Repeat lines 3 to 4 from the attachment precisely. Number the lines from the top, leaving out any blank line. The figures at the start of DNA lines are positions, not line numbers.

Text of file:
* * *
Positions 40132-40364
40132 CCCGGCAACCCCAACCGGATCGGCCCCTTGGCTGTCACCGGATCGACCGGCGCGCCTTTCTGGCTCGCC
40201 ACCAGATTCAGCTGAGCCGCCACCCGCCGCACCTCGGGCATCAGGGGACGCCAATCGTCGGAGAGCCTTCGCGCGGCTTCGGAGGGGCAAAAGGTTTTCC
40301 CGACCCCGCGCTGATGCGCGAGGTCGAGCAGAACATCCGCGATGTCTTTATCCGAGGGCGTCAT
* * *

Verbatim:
40201 ACCAGATTCAGCTGAGCCGCCACCCGCCGCACCTCGGGCATCAGGGGACGCCAATCGTCGGAGAGCCTTCGCGCGGCTTCGGAGGGGCAAAAGGTTTTCC
40301 CGACCCCGCGCTGATGCGCGAGGTCGAGCAGAACATCCGCGATGTCTTTATCCGAGGGCGTCAT